Rebecca Cantrell said...

Shane: A brilliant analysis, and just what Shane WOULD say as he rides off, a very complicated "It's not you, baby. It's me." Fat load of comfort that is for the single mom trying to run a farm and raise a boy. True, of course, but that doesn't take the sting out. Now I have to go watch it again myself.

Auburn Annie: Thanks for stopping by. I think you've hit on the crux of the problem: real bad guys are not just interesting mental exercises. They're killers, and in real life we would run away from them, which I suppose is why we're so drawn to them in fiction, where they are 'safe.'

Ray said...

Kelli brought up Dirty Harry. He is a cop, but a rogue. Without a badge he would be no better than Dexter. The same can be said about most of the characters he played in Western movies.

I admired Sondra Locke as Jennifer Spencer in Sudden Impact, the rape victim who did in the men and one woman who raped her and her sister leaving the sister in a catatonic state. She was definitely a vigilante.

Good blog and some really good comments.


Rebecca Cantrell said...

I actually like Dexter better than Dirty Harry (and it's not just the theme song), because Dexter has no choice. Dirty Harry seems to go looking for trouble.

I think they've been very careful not to let us see how much Dexter enjoys the killing part (unlike "Make my day."). And I loved the plotline with the cop trapped in the cabin who saw who Dexter was and was revolted, as we all would be. Very sophisticated story telling.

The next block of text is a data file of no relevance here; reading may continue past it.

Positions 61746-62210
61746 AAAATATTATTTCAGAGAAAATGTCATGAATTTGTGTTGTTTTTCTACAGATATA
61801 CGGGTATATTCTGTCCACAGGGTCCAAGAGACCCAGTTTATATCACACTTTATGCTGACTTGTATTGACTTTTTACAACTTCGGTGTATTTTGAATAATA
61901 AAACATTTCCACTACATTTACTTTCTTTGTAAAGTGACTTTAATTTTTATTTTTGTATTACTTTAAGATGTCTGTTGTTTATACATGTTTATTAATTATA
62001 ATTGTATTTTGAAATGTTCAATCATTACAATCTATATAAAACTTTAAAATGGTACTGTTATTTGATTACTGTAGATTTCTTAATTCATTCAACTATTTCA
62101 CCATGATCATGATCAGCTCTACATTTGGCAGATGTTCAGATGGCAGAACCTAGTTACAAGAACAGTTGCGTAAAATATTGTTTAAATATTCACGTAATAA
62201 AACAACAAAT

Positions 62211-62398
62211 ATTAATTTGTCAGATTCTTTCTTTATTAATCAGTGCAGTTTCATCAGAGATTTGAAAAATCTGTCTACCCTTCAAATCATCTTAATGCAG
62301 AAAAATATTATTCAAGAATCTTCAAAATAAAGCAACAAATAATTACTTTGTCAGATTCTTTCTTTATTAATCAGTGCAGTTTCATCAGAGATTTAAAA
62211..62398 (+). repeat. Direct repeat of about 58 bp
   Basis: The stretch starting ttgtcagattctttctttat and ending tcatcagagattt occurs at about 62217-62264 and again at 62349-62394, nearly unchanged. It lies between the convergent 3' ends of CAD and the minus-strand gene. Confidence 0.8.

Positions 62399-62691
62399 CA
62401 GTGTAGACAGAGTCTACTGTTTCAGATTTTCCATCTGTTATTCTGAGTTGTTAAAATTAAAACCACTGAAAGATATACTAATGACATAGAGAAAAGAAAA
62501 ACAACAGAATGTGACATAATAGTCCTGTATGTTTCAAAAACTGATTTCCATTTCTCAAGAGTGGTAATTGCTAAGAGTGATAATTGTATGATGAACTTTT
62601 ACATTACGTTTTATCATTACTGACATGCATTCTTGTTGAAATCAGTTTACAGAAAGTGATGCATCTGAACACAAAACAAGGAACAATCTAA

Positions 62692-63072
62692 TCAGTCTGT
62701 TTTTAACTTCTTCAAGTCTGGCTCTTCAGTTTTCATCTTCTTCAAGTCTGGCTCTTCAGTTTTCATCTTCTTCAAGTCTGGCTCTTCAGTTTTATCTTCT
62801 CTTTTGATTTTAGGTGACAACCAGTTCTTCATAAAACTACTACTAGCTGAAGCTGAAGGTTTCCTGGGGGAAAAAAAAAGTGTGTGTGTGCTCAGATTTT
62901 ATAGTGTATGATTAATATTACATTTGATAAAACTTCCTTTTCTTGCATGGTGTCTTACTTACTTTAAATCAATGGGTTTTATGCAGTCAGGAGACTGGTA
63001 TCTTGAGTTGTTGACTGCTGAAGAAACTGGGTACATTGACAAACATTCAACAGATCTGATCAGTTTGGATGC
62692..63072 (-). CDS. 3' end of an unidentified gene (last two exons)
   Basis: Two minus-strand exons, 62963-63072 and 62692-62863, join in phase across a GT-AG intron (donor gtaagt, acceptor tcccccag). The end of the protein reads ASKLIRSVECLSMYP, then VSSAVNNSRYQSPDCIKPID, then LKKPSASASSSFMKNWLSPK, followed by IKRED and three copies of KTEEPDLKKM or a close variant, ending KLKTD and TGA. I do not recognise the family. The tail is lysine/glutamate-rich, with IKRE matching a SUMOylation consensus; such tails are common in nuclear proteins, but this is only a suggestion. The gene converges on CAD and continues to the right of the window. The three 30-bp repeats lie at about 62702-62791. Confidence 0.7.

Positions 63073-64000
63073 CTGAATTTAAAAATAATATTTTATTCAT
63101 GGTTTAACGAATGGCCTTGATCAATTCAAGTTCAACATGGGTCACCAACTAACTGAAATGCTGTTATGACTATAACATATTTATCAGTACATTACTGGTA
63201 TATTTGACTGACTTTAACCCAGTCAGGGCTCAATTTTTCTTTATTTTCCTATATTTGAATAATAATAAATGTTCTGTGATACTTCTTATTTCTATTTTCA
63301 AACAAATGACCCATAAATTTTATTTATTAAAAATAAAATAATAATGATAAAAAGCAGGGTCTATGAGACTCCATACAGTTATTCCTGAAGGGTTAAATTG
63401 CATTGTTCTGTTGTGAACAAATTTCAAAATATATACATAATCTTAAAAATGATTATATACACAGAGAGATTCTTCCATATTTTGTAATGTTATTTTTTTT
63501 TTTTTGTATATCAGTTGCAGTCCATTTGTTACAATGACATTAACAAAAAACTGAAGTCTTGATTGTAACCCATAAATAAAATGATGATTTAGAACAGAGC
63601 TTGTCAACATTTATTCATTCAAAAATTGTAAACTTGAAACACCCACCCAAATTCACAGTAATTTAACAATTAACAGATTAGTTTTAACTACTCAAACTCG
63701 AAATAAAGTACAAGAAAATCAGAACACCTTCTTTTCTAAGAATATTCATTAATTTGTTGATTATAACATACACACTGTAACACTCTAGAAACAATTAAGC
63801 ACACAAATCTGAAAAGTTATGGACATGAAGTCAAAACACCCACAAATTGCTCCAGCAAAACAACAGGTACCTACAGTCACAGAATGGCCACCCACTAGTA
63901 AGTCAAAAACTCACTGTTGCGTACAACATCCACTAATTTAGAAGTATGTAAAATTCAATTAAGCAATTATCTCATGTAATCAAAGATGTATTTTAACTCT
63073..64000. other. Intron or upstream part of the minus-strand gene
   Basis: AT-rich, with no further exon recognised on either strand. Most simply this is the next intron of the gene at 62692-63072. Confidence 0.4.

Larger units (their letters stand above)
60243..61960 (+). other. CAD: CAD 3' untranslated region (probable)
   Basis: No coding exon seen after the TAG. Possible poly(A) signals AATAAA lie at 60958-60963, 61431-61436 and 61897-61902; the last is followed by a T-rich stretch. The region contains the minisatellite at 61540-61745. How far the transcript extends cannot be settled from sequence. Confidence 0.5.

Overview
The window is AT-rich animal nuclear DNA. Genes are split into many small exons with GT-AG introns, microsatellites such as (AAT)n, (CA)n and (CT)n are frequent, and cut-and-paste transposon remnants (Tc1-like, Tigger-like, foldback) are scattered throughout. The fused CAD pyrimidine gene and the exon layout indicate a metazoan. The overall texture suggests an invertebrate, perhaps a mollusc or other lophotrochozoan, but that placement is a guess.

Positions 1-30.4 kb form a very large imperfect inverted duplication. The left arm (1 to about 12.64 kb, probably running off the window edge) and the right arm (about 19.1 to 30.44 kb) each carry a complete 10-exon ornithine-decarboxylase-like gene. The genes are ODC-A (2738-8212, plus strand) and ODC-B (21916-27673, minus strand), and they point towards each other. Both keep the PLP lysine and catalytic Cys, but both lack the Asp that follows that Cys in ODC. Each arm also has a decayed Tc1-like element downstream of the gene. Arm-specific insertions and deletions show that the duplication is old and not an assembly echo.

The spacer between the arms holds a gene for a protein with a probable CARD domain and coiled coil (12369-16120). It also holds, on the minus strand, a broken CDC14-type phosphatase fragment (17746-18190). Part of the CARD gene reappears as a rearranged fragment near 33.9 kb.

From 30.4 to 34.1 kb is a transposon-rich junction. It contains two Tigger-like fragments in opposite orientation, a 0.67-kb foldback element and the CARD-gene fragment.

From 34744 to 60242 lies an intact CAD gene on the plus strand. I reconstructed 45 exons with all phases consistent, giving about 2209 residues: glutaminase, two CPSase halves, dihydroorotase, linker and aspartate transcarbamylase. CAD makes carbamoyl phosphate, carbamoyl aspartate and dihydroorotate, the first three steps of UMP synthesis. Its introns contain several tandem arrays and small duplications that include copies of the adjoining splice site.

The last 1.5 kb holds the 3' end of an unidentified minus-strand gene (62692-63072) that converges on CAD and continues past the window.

Thanks for stopping by, Ray. And you're right: the comments have been top notch! Keep 'em coming!

Anonymous said...

Becky, I haven't seen Dexter, but you and CJ make him sound like the perfect guy! (well, except for the murdering thing.)

Great post. Can't wait to see how the conversations unfold throughout the week.

ps. I'm reading Trace of Smoke now, and it's amazing!


Kelli Stanley said...

Ray, thanks for the great comments! I agree--Sudden Impact was Sandra Locke's best role.

I watched Clint as Dirty Harry the other day, and was struck by how much of a bully the character really is ... were the '70s really that angry? I was a kid, and all I remember is "Feelings" (and I wish I didn't). ;)


Rebecca Cantrell said...

Thanks, Tana! I'm hoping that the next blogger doesn't pick Dexter too, or I'm just going to be creeped out. He's not someone I would use as a babysitter, but Dexter is a fascinating guy. Glad you're liking SMOKE!

Kelli: I think we look at police brutality a little differently after Rodney King. Or at least some of us do.

Hard Boiled Mysti said...

Great post and comments! I'm wondering if electing a consensus president (the first with his Meyer's Brigg's qualities, I'm told) is the sign of a change in America -- worshipping the individual has its down side in a land of few frontiers...

For you youngsters that don't remember the 70s that well, it was disappointment, a collapsing infrastructure, and fear that surfaced as angry white men in a lot of movies. Also, anger, of course ;) We were all mad as hell and didn't want to take it any more...